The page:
A transition team of US President-elect Joe Biden and his deputy Kamala Harris has launched a fundraising drive to facilitate the transfer of power.
Citing the unwillingness of the incumbent Donald Trump to pass the power button, the group has re-examined its strategy to help Biden and Harris run the office from January 20, 2021. Mrs Harris decried Mr Trump’s refusal to concede as the stumbling block to the transition.
“Because Donald Trump refuses to concede the election, we have to fund the transition ourselves. Chip in whatever you can give to help fund the Biden-Harris transition,” she tweeted on Sunday, as she shared the link to the funds drive portal.
Because Donald Trump refuses to concede the election, we have to fund the transition ourselves. Chip in whatever you can give to help fund the Biden-Harris transition.https://t.co/io4yIwLtBW
— Kamala Harris (@KamalaHarris) November 22, 2020
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A persuasive and sorrowful message further beams from the portal as the team notes, “During these unusual times, your support is appreciated more than ever before. Your contribution to the Biden-Harris Transition will help us lay the foundation to lead a just and equitable recovery that builds an economy for the future. Thank you for your generosity and continued support as we prepare to build our nation back better.”
The team urges the well-wishers to chip in with Sh1500 to Sh500,000 donations to reinforce the transition plan.
Republican sitting President Donald Trump has depicted unwillingness to change his stance that the election was rigged. On Sunday, Trump was handed a setback after a federal judge dismissed his suit against the electoral results in Pennsylvania. Reuters reported that Mathew Brann binned Trump’s suit on terming it as based on “strained legal arguments without merit and speculative accusations.”
Trump’s losing battle
That Biden has stretched 81,000 vote lead in Pennsylvania and topped by over 6 million majority vote complicates the math for Trump, who has also lost in Georgia, Michigan and Arizona recount.
Even though he holds firm and promises an appeal on the Pennsylvania case, legal minds in US spell doom on any further challenge by the incumbent.
“This should put the nail in the coffin on any further attempts by President Trump to use the federal courts to rewrite the outcome of the 2020 election,” said Kristen Clarke, the President of the Lawyers’ Committee for Civil Rights Under Law, as she spoke to Reuters.
Even though Biden has been active assembling a team with whom he will take over power next year, he has not hidden his displeasure at how Trump administration has frustrated his efforts for the transition. In his speech in Wilmington, Delaware, Biden read into Trump’s gestures and criticised him for refusing to concede adding that he risked soiling his one-term legacy.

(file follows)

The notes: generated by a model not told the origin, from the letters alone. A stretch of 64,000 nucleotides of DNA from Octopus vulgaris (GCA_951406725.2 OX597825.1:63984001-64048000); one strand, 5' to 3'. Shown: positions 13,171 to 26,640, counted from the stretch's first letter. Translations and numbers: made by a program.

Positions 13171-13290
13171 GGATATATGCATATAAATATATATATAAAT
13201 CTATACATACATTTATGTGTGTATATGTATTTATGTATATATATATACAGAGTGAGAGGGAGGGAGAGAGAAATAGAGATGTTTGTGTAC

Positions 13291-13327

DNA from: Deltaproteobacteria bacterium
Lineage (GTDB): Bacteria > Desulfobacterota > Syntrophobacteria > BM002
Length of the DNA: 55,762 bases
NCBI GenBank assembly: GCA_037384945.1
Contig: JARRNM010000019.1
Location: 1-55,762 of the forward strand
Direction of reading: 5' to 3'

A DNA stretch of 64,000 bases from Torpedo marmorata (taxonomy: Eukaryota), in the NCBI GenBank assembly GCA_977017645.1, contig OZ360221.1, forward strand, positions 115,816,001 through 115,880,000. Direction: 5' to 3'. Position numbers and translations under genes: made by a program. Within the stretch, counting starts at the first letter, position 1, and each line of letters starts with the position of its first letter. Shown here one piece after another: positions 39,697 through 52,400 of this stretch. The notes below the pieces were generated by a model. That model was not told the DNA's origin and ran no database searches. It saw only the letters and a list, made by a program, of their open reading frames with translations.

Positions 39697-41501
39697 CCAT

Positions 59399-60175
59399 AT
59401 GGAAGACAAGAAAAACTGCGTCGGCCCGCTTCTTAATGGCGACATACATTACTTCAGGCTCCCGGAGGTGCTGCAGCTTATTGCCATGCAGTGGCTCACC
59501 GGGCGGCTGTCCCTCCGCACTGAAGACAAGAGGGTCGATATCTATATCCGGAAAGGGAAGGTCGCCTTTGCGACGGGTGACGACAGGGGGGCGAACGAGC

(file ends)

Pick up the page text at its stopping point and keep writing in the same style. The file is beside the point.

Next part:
On November 9, the Washington Post reported that the head of General Services Administration (GSA) Emily Murphy, an appointee of Trump administration was refusing to facilitate the transition. The US constitution mandates the administrator of the GSA to do the paperwork and transmit millions to the team of the winning candidate, as well as providing them with office spaces in various agencies among other logistics.
“America’s national security and economic interests depend on the federal government signalling clearly and swiftly that the United States government will respect the will of the American people and engage in a smooth and peaceful transfer of power,” Biden’s transition spokesperson said in an email.
The GSA developed cold feet on the matter even as the Center for Presidential Transition urged the Trump administration in a letter to honour the call.
“We urge the Trump administration to immediately begin the post-election transition process and the Biden team to take full advantage of the resources available under the presidential transition act,” the body noted in a letter.
“This was a hard-fought campaign, but history is replete with examples of presidents who emerged from such campaigns to graciously assist their successors.”
The US Constitution stipulates in the Presidential Transition Act 2010 that the administrator must provide transition support to the president-elect.
The Act states: “In the case of an eligible candidate, the Administrator shall notify the candidate of the candidate’s right to receive the services and facilities described in paragraph (2) and shall provide with such notice a description of the nature and scope of each such service and facility...”
As per the dictates of the law, Joe Biden and Kamala would receive a financial boost of at least USD9.6 million (at least Sh960 million) to set up structures for running the government. Shalini Hicklin-Coorey notes in a blog post titled “The costs of presidential transition” that candidates are required by law to declare their privately raised finances to the government in advance.
If candidates plan to accept government support, they must disclose privately raised funds to the public, which are subject to a $5,000 (Sh540,000) per person limit.